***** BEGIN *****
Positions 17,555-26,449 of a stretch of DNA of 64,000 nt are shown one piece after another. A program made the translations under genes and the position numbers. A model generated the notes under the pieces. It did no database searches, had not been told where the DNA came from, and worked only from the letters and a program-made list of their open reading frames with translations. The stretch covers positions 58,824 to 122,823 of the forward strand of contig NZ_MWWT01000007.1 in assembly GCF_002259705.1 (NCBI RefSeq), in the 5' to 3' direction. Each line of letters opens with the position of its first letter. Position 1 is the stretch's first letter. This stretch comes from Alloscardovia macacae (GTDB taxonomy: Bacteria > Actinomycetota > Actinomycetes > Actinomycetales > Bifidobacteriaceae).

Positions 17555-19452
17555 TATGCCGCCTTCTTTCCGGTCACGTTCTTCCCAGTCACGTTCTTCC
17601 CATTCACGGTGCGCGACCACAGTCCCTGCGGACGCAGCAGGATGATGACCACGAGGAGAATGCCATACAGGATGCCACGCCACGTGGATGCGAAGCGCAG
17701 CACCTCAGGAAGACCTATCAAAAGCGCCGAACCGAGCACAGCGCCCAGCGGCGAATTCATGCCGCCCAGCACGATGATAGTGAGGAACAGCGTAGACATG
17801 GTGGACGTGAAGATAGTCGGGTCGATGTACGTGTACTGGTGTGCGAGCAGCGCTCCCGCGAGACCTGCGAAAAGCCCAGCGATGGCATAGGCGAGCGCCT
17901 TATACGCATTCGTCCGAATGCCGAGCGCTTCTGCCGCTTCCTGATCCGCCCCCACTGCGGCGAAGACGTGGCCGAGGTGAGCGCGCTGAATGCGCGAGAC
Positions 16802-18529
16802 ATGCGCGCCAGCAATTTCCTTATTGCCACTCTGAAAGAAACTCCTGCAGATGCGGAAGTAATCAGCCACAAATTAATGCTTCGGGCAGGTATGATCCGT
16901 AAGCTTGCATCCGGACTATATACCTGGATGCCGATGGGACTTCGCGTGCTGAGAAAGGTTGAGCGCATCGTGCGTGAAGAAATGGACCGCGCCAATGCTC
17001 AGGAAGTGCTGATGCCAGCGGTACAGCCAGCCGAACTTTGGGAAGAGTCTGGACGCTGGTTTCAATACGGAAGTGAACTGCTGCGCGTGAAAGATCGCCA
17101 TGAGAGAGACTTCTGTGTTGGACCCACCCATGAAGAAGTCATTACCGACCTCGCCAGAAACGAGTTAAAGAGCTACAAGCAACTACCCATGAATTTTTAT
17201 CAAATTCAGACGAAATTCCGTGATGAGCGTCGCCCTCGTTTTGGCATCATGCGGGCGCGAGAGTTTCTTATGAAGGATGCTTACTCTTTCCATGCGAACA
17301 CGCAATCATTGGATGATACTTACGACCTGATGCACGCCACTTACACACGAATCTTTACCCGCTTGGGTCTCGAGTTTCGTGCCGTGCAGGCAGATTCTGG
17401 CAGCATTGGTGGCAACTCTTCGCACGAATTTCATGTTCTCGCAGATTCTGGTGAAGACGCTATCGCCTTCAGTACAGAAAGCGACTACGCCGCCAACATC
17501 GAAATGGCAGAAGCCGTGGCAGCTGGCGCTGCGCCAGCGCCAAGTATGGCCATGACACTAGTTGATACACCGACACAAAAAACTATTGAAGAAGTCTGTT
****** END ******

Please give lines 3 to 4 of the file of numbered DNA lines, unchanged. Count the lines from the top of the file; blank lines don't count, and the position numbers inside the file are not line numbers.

17555 TATGCCGCCTTCTTTCCGGTCACGTTCTTCCCAGTCACGTTCTTCC
17601 CATTCACGGTGCGCGACCACAGTCCCTGCGGACGCAGCAGGATGATGACCACGAGGAGAATGCCATACAGGATGCCACGCCACGTGGATGCGAAGCGCAG